The federal court allowed that the magistrate judge’s decision “left [the witness] in a relatively uncommon position for an expert.”
But “the available authority on the issue” strongly suggested the magistrate judge’s ruling was correct, the court said. For one, Rule 702(a) provides that a witness who qualifies as an expert “may testify in the form of an opinion or otherwise if: (a) the expert’s … other specialized knowledge will help the trier of fact.” Further, the advisory committee notes to the rule state: “Most of the literature assumes that experts testify only in the form of opinions. The assumption is logically unfounded.” Here, the judge’s exclusion ruling did not nullify the expert’s qualifications to provide helpful background information on over-the-counter markets, including OTCQB.
Takeaway: There’s more to expert testimony than an expert’s opinion.
Find a discussion of Ross v. Rothstein, 2015 U.S. Dist. LEXIS 30180 (March 12, 2015), in the June edition of Business Valuation Update; the court’s opinion is available at BVLaw.
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DLOC and DLOM for real estate entities
Discounts for a noncontrolling and nonmarketable interest in a real estate entity are the focus of a recent article by Russell T. Glazer (Gettry Marcus CPA, PC) in the New York Law Journal. The article examines the differences in the analysis by a real estate appraiser versus a business valuation expert.
The article points out an important distinction: Ownership of a real estate entity does not represent ownership of the underlying assets. The real estate appraiser is typically asked to value a 100% interest in the real estate without any limitations on control or marketability. In some cases, the interest includes certain rights of property use, possession, disposition, and so on. But a noncontrolling ownership interest in an entity that owns real estate has no such rights. For these interests, discounts for lack of control (DLOC) can be 20% or more, and the discount for lack of marketability (DLOM) can be 35% or more, according to the article. Therefore, the value of the noncontrolling interest in the entity may be about 50% of the entity’s net asset value.
Special report: There are unique challenges to valuing a business that owns its real estate, so BVR has prepared a special report, Valuing Companies with Real Estate: Appraisal Experts Untangle the Issues. It explores the interaction between real property value and business value for going-concern properties.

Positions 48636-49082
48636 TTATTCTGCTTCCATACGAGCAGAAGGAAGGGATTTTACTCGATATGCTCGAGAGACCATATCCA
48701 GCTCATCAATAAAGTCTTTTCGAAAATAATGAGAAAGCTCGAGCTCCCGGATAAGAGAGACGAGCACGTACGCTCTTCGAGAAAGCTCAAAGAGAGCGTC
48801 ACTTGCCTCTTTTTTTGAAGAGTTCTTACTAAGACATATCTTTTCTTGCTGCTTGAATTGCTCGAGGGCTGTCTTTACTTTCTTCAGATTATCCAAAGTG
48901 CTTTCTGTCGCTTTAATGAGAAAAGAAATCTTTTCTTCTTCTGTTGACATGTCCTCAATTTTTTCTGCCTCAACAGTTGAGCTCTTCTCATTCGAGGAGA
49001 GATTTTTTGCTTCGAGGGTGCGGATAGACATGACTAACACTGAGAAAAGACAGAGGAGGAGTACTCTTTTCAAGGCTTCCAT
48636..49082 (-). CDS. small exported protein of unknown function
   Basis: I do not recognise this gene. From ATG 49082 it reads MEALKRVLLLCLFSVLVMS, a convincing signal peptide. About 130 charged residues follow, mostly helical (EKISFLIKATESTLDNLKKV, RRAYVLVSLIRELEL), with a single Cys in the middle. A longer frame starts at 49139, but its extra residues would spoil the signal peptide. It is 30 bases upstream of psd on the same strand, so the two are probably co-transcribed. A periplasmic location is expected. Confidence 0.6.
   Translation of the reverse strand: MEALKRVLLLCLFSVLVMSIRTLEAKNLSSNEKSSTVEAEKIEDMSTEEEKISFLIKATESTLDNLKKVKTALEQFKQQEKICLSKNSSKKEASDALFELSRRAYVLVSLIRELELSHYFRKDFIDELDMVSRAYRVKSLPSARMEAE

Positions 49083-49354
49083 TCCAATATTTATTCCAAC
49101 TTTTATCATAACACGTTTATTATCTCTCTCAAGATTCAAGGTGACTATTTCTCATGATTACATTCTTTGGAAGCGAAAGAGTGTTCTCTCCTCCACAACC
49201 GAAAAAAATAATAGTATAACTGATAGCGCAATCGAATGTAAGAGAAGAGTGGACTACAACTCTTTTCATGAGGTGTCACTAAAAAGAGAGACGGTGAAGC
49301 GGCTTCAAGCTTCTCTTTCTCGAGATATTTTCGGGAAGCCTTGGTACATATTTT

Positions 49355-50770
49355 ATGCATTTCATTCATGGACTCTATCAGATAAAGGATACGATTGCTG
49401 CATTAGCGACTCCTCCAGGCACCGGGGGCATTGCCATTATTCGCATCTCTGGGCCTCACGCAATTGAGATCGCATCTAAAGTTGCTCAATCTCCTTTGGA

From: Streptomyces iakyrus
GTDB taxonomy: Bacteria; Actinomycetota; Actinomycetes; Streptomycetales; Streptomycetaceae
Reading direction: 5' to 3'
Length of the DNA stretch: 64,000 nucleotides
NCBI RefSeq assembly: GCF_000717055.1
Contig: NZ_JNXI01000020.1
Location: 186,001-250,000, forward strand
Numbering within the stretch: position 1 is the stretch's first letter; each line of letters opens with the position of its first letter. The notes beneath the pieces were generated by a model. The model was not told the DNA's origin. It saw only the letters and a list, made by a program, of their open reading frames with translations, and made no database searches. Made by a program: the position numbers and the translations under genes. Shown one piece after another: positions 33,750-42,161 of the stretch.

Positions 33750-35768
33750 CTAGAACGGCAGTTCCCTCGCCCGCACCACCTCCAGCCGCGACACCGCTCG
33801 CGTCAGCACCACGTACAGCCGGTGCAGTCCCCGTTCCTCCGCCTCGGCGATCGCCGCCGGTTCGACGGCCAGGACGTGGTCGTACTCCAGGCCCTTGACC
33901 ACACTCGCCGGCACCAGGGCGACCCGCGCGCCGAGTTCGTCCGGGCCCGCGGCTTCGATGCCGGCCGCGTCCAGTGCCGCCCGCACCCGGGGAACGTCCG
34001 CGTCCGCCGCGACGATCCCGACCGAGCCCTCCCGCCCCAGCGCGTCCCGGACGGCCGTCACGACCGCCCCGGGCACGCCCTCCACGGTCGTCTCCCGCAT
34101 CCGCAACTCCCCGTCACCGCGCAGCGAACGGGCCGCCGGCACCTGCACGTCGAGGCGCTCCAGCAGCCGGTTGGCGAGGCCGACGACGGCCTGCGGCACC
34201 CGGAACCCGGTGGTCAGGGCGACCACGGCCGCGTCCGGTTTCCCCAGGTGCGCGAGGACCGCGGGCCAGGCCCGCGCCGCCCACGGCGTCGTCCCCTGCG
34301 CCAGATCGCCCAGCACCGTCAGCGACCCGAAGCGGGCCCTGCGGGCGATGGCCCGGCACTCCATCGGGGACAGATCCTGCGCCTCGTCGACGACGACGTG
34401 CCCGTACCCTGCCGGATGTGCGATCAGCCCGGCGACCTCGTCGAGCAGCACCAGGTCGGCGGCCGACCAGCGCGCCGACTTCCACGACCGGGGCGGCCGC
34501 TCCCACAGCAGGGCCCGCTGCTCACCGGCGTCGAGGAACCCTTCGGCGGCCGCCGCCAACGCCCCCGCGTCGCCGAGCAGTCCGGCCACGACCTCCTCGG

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Value of famous eateries may be part of celeb divorce battle
The value of a food celebrity’s restaurants may figure into his divorce case—if his estranged wife has her way.
Food fight: The wife of Bobby Flay has filed legal documents to set aside their prenup to give her more of a bite out of her husband’s success. She claims the agreement should not be enforced because she’s the reason he became wildly successful, according to a report from TMZ. The wife is also making allegations of adultery, which could bolster her case. Under the terms of their prenup, Flay, who’s worth an estimated $20 million, only has to pay wife Stephanie March $5,000 a month. Flay has a number of cooking shows on Food Network, has written several cookbooks, and owns a bunch of restaurants, including Bar Americain, Bobby Flay Steak, Bobby’s Burger Palace, Gato, and Mesa Grill.
BVR recently served up a webinar, Valuing Restaurants: A Case Study, presented by expert Lynton Kotzin (Kotzin Valuation Partners LLC). Kotzin went through a detailed numbers example of the valuation of a company that owned a group of Subway sandwich shops.
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Healthcare services sector trading performance and multiples
The S&P Healthcare Services Index has increased by 9.3% over the last three months, outperforming the S&P 500 (a 4.5% increase over the same period), according to the May 2015 Healthcare Sector Update from Duff & Phelps. The best performing sectors were emergency services (up 55.9%) and psychiatric hospitals (up 18.6%). The worst performing sectors were specialty managed care (down 12.7%) and healthcare REITs (down 10.8%)
Latest multiples: The current median LTM revenue and LTM EBITDA multiples for the healthcare services industry overall are 1.74x and 12.9x, respectively. The sectors with the highest valuation multiples include: HCIT (3.54x LTM revenue, 22.3x LTM EBITDA), emergency services (2.80x LTM revenue, 27.9x LTM EBITDA), and consumer-directed health and wellness (3.18x LTM revenue, 20.0x LTM EBITDA).